In the cafeteria of the opulent Dana-Farber building — just past the Andy Warhol and Alex Katz artwork — I ate my usual pre-scan chocolate pudding, wrapped myself in my coat, and went for my MRI. They were checking on the status of my brain tumor. But this is not about me. It’s about the coat.
Having not had cancer for going on 10 years, I’d begun to think of it as something other people had. And then I’d remember: Oh, wait, I have cancer. Oh, wait, I have brain cancer.
When I’ve been working on something creative for a while — for example, inventing a new dance that just might overtake Zumba in health clubs — my brain starts, for lack of a better word, buzzing. I can’t take in any more information, my heart starts beating rapidly, I’m anxious, and I’m angry with myself.
Wanting to weed out the workings in my brain, to distinguish between what was the tumor and what was my own anxiety, I thought meditation might help, and I bought a number of books on it. One happened to be written by Herbert Benson, a physician who founded the Benson-Henry Institute for Mind Body Medicine at Massachusetts General Hospital, so I signed up for one of the institute’s programs for cancer patients.
I’m a not a naturally optimistic person. When I left the first class with an inch-thick booklet on psychoneuroimmunology — which looks at how our emotional states affect our general health and our immune system — I thought This is a lot of hoo-ha. But I was determined to clear out the static in my brain and resolved to do my best to get through it.
During the second class, we went around the circle introducing ourselves and saying what type of cancer we had: one colon, one stomach, two brains, and the rest breast. The group isn’t usually composed of all women, but ours was. Many of us had high-powered jobs: a commercial banker, two pharmaceutical company bigwigs, and a Harvard researcher, to name just a few. All except one were still working.
I was seated next to a woman who looks a lot like Susan Sarandon. We started chatting during the class. We chatted our way out the door and onto the wintry streets of Boston. She said we should get together sometime. I said, “Actually, I’m free now.”
Neither of us knew the neighborhood, and the only places we could find were hockey bars, so we went into one. We hit it off.
The next week, class was canceled because of a blizzard, and the following week was a holiday, but Susan Sarandon and I didn’t want to wait that long to get together. So Susan — an artist and personal shopper — suggested we go to the Goodwill in my neighborhood. It was there that we saw the coat. It was big and saggy, tweed, with a black velvet collar. It had three sets of buttons and two mammoth pockets.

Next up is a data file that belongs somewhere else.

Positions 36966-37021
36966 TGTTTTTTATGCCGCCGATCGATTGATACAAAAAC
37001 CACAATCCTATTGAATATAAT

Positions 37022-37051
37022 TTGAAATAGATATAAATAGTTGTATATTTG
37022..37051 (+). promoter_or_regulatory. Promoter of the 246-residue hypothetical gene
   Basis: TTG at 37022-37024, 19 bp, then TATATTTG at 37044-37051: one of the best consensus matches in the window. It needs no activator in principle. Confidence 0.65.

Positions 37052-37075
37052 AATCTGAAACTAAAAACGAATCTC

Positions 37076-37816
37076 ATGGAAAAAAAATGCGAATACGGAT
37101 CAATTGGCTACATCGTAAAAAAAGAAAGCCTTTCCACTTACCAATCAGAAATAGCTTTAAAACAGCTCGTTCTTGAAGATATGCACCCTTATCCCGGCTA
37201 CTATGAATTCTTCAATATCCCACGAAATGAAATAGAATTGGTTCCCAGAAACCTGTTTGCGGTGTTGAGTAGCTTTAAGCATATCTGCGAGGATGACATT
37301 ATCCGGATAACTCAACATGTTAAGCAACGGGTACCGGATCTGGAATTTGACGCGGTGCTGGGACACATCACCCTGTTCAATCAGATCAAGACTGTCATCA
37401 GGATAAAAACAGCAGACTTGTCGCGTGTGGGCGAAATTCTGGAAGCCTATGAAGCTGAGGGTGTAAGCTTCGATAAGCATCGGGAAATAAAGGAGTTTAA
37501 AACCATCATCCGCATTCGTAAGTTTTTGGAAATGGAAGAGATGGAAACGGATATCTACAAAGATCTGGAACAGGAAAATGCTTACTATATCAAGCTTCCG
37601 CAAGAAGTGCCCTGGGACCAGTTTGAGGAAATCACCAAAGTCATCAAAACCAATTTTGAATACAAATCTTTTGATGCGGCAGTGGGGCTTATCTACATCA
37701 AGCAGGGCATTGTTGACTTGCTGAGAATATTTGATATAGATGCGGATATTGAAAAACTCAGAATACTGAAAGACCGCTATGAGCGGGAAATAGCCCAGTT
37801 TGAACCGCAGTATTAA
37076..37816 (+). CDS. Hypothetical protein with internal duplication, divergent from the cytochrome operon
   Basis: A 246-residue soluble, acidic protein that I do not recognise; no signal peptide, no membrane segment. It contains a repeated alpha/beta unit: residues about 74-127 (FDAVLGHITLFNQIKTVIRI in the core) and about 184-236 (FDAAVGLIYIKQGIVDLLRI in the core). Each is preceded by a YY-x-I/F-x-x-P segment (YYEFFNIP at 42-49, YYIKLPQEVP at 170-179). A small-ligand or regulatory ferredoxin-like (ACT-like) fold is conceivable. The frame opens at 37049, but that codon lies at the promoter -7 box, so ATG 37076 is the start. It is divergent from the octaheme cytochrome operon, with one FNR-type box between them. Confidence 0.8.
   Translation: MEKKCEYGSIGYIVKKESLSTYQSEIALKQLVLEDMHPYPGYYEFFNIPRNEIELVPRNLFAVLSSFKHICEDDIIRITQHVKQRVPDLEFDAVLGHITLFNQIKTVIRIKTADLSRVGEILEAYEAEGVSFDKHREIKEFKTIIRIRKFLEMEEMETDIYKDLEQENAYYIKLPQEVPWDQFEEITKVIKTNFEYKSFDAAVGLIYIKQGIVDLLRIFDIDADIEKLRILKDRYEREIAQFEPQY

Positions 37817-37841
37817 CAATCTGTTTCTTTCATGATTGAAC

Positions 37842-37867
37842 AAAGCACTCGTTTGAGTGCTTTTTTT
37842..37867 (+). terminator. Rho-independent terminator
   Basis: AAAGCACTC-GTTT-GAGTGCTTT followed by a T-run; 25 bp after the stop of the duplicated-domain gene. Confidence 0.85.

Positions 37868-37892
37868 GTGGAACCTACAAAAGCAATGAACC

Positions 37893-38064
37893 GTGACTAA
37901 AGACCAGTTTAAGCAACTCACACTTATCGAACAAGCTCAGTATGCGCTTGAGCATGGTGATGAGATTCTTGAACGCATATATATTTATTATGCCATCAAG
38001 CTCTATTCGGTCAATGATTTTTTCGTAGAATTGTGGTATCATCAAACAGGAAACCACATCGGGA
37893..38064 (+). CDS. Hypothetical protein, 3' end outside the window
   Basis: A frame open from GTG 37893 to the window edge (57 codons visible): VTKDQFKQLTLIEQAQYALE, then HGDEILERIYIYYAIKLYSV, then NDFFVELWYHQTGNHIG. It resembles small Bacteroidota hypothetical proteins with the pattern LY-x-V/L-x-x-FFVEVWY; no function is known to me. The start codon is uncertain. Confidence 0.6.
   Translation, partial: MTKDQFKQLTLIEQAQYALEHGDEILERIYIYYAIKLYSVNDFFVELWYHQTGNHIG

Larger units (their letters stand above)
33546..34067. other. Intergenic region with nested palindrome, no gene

Susan tried on the coat, and she looked great. Then I tried on the coat, and I looked great. So Susan bought it, for 10 bucks, and we decided it should be for the group. It would be for anyone who’s having a procedure, Susan said, or anyone who just needs a hug. I went home with the coat.
BEFORE MY BRAIN SURGERY, I was a writer. The tumor was in my left frontal lobe, the area that controls language. All of a sudden I was no longer a writer. I could not have written the opening paragraph of this story. People said to me, “Why don’t you just dictate?” But writing is about thinking, and I had nothing in my head.
By the time I started the Benson class, I’d been having scans of my brain for more than 10 years. At first I was afraid the tumor was coming back, but after years of clear scans and increasing cognitive facility, I no longer had to struggle on the doctors’ tests challenging me to do things like think of as many words as I could that began with the letter “S.” I saw the quarterly scans more as an opportunity to eat my chocolate pudding and hang out with my neuro-oncology gang. One day, though, my scan didn’t have good news. The tumor was coming back and the next step was radiation, which was rotten, because I’d never felt better in my life.
For all those years, writing remained difficult for me, so much so that I had given up on the profession. For about eight years I coped with fatigue from the surgery, the chemo, and from an anti-seizure drug that zonked me out. When people asked, “So what do you do for a living?” I had no answer. It wasn’t until about two years ago that I started to feel like myself again, but writing would have been too much of a struggle, so I turned my attention to other things.
During my first week with the coat, though, something big happened. I wrote a thank you letter that I would not have written had it not been for the class, and it came out surprisingly well. I mean it was shockingly good. Continued...